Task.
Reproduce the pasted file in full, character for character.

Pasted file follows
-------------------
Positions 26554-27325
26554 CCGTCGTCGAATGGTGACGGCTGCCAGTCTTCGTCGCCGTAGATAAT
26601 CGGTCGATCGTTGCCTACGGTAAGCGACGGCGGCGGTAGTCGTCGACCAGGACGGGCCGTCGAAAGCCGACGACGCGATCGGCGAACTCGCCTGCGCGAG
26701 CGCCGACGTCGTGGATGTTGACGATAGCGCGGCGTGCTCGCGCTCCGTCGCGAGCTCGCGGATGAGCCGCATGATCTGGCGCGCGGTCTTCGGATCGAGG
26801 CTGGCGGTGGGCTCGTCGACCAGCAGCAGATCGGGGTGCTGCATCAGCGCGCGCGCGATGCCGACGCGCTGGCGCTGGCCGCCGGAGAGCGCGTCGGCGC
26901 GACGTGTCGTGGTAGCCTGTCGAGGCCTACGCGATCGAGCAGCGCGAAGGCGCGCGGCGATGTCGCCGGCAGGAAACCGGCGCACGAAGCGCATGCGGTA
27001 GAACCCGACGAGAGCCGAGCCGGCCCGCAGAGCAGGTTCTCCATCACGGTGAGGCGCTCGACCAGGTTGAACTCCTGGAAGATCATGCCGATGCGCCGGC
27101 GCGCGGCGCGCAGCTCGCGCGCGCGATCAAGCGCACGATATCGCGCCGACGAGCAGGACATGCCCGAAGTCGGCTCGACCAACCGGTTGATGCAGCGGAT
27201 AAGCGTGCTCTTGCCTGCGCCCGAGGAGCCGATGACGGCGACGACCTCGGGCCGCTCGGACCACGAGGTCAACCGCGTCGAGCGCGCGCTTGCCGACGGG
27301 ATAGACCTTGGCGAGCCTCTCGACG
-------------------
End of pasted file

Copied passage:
Positions 26554-27325
26554 CCGTCGTCGAATGGTGACGGCTGCCAGTCTTCGTCGCCGTAGATAAT
26601 CGGTCGATCGTTGCCTACGGTAAGCGACGGCGGCGGTAGTCGTCGACCAGGACGGGCCGTCGAAAGCCGACGACGCGATCGGCGAACTCGCCTGCGCGAG
26701 CGCCGACGTCGTGGATGTTGACGATAGCGCGGCGTGCTCGCGCTCCGTCGCGAGCTCGCGGATGAGCCGCATGATCTGGCGCGCGGTCTTCGGATCGAGG
26801 CTGGCGGTGGGCTCGTCGACCAGCAGCAGATCGGGGTGCTGCATCAGCGCGCGCGCGATGCCGACGCGCTGGCGCTGGCCGCCGGAGAGCGCGTCGGCGC
26901 GACGTGTCGTGGTAGCCTGTCGAGGCCTACGCGATCGAGCAGCGCGAAGGCGCGCGGCGATGTCGCCGGCAGGAAACCGGCGCACGAAGCGCATGCGGTA
27001 GAACCCGACGAGAGCCGAGCCGGCCCGCAGAGCAGGTTCTCCATCACGGTGAGGCGCTCGACCAGGTTGAACTCCTGGAAGATCATGCCGATGCGCCGGC
27101 GCGCGGCGCGCAGCTCGCGCGCGCGATCAAGCGCACGATATCGCGCCGACGAGCAGGACATGCCCGAAGTCGGCTCGACCAACCGGTTGATGCAGCGGAT
27201 AAGCGTGCTCTTGCCTGCGCCCGAGGAGCCGATGACGGCGACGACCTCGGGCCGCTCGGACCACGAGGTCAACCGCGTCGAGCGCGCGCTTGCCGACGGG
27301 ATAGACCTTGGCGAGCCTCTCGACG